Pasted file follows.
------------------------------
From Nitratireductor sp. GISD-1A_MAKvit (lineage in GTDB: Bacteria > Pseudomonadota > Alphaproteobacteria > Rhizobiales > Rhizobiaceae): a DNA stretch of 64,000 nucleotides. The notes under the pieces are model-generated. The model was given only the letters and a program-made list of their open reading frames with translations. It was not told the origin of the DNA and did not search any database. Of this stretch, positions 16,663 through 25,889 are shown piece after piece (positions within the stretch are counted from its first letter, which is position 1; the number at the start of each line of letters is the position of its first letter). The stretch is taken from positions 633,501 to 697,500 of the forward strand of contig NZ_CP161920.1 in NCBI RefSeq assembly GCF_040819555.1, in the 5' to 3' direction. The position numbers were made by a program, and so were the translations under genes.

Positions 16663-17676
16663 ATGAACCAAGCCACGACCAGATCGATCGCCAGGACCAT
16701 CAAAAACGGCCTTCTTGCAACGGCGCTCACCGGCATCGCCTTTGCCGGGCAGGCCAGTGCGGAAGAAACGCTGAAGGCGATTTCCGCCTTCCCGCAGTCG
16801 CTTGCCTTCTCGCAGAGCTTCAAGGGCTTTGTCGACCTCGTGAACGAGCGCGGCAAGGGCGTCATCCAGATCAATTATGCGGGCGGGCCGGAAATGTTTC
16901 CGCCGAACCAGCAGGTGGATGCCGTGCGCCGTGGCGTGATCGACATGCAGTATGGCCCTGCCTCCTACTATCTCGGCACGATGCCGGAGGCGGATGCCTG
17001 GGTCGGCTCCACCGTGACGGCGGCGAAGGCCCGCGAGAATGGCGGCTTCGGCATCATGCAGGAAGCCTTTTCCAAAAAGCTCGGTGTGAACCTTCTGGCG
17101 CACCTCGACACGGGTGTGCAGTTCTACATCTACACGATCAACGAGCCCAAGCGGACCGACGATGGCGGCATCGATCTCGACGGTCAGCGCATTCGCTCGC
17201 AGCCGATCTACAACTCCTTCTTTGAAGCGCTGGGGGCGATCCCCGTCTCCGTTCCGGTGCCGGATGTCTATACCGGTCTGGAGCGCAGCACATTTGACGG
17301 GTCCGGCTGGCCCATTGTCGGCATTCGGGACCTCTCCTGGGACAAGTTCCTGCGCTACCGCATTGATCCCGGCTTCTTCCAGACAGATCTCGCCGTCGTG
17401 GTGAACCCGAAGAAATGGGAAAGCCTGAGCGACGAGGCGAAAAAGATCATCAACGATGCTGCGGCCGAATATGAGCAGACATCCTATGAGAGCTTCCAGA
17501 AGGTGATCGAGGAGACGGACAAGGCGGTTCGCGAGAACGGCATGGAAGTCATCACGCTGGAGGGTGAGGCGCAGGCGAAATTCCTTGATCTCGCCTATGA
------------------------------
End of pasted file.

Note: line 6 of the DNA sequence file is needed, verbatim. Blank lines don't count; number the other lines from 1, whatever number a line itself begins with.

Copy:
16901 CGCCGAACCAGCAGGTGGATGCCGTGCGCCGTGGCGTGATCGACATGCAGTATGGCCCTGCCTCCTACTATCTCGGCACGATGCCGGAGGCGGATGCCTG